Karl Stefanovic has defended a photo of himself enjoying a day out with his family on the Australia Day public holiday, telling his Today show co-host Allison Langdon he had a "terrific" time.
The presenter, who has previously called for an end to celebrations on January 26, posted a photo to his Instagram account on Wednesday featuring his wife Jasmine Yarbrough and their one-year-old daughter Harper as they enjoyed a day out on a boat in Sydney’s Sutherland Shire.
"You looked like you had a pretty good time yesterday," Allison said during the breakfast program on Thursday.
"I had a pretty good time actually. It was terrific," Karl responded.
"Had a bit of time on the little pontoon boat, dingy all tied up down at the Shire near Sydney, and we had a great afternoon. Mum drove home which was fantastic. Took eight hours. Normally a half an hour drive."
There were several followers who left comments saying that Karl’s Australia Day post was insensitive.
“It’s Invasion Day,” one person wrote, with someone else calling him “oblivious”.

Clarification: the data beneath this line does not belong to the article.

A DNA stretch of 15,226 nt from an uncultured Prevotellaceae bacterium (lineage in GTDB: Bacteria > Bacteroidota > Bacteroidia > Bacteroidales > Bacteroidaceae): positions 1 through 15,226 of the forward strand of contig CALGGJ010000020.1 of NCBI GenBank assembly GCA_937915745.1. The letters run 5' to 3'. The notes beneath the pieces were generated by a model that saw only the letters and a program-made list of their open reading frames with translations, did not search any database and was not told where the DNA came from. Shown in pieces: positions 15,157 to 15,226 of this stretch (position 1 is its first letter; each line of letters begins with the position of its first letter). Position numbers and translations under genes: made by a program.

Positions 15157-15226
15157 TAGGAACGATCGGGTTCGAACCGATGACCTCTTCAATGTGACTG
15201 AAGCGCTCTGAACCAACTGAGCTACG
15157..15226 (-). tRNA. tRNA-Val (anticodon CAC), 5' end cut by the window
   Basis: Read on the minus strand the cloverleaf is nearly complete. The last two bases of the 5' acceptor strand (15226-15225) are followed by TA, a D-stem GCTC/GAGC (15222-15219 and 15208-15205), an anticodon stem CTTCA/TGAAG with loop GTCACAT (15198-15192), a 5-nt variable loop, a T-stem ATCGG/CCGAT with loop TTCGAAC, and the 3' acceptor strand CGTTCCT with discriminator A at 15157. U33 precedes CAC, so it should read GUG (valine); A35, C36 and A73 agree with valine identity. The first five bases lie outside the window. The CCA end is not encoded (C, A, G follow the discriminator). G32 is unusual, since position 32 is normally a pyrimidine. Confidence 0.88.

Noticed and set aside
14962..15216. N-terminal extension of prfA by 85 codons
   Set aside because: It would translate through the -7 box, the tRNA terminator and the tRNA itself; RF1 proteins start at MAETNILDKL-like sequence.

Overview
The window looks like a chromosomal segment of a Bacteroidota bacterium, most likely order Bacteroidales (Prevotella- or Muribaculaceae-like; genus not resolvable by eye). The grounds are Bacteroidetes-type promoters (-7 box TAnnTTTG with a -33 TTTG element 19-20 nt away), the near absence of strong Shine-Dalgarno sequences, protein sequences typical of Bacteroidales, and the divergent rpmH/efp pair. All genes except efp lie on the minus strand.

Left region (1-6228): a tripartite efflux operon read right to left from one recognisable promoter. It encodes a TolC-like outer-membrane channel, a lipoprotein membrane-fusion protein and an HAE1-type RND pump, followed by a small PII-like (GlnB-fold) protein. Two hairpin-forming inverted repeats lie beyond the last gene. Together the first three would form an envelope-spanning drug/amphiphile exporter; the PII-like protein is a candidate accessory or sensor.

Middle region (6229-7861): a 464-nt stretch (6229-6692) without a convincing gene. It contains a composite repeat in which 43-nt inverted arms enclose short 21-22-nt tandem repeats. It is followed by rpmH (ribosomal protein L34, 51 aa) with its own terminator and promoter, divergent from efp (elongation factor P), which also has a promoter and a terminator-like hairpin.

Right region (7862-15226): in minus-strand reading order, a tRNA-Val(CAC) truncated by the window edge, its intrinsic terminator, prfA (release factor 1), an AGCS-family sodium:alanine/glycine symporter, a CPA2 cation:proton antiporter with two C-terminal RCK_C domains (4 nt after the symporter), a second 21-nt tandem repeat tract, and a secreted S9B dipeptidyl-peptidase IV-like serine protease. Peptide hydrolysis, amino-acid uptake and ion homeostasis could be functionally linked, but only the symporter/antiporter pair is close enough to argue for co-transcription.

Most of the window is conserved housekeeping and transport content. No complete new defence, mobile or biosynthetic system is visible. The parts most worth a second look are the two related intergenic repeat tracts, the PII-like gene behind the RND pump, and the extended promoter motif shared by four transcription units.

“I love this country too but we have to CHANGE THE DATE,” another replied
Speaking to The Daily Telegraph, Karl defended his post saying he still supports changing the date.
"At the end of the day I also live in this wonderful country and I’m going to celebrate what Australia is to me," he told the publication.
"I think that hopefully down the track we can come to a place where everyone is able to commemorate and celebrate together. At the moment we don’t have that and I think that’s the ideal, that doesn’t mean that people can’t celebrate Australia Day."
He went on to say he hopes one day everyone can come together, but "in the meantime, I’m still going to celebrate Australia Day because it is a great country."
Karl's 'Change the Date' plea on Today show
Back in 2017 Karl made a passionate plea on the Today show to move Australia Day to a different date, out of respect for Indigenous people.
“I empathise as hard as some want to ignore it. January 26 marks a day this land changed forever for one of the oldest and most beautiful cultures in the world. To this day, mortality rates for Indigenous and Torres Strait Islanders are alarming,” he said at the time.
“It wasn’t until March 1962 that the Menzies government finally gave the right to vote for all Aboriginal people.”
He suggested January 1 as an alternative for the public holiday, which is when the Commonwealth of Australia came into being in 1901.
"If we are to truly follow through with the apology and move forward together hand-in-hand, arm in arm, then I believe it must change," he said.
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